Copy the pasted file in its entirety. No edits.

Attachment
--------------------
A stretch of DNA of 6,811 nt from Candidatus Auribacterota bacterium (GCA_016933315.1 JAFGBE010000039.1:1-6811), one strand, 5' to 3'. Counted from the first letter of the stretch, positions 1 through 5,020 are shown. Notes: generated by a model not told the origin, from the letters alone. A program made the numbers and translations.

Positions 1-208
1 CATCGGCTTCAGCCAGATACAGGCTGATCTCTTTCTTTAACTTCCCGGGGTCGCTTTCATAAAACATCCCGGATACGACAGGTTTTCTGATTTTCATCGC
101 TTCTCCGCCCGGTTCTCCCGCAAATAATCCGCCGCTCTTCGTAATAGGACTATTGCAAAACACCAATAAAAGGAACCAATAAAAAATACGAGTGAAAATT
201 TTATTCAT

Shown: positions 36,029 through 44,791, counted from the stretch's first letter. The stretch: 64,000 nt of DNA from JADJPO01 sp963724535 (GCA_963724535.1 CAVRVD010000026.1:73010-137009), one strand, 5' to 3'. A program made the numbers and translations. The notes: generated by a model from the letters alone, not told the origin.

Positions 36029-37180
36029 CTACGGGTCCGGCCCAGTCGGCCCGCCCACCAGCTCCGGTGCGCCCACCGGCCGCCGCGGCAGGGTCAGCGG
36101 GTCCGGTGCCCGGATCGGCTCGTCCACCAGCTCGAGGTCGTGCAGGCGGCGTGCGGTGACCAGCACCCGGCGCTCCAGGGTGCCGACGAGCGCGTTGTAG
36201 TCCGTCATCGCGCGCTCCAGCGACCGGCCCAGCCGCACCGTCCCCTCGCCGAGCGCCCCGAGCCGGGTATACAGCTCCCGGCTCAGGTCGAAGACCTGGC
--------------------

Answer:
A stretch of DNA of 6,811 nt from Candidatus Auribacterota bacterium (GCA_016933315.1 JAFGBE010000039.1:1-6811), one strand, 5' to 3'. Counted from the first letter of the stretch, positions 1 through 5,020 are shown. Notes: generated by a model not told the origin, from the letters alone. A program made the numbers and translations.

Positions 1-208
1 CATCGGCTTCAGCCAGATACAGGCTGATCTCTTTCTTTAACTTCCCGGGGTCGCTTTCATAAAACATCCCGGATACGACAGGTTTTCTGATTTTCATCGC
101 TTCTCCGCCCGGTTCTCCCGCAAATAATCCGCCGCTCTTCGTAATAGGACTATTGCAAAACACCAATAAAAGGAACCAATAAAAAATACGAGTGAAAATT
201 TTATTCAT

Shown: positions 36,029 through 44,791, counted from the stretch's first letter. The stretch: 64,000 nt of DNA from JADJPO01 sp963724535 (GCA_963724535.1 CAVRVD010000026.1:73010-137009), one strand, 5' to 3'. A program made the numbers and translations. The notes: generated by a model from the letters alone, not told the origin.

Positions 36029-37180
36029 CTACGGGTCCGGCCCAGTCGGCCCGCCCACCAGCTCCGGTGCGCCCACCGGCCGCCGCGGCAGGGTCAGCGG
36101 GTCCGGTGCCCGGATCGGCTCGTCCACCAGCTCGAGGTCGTGCAGGCGGCGTGCGGTGACCAGCACCCGGCGCTCCAGGGTGCCGACGAGCGCGTTGTAG
36201 TCCGTCATCGCGCGCTCCAGCGACCGGCCCAGCCGCACCGTCCCCTCGCCGAGCGCCCCGAGCCGGGTATACAGCTCCCGGCTCAGGTCGAAGACCTGGC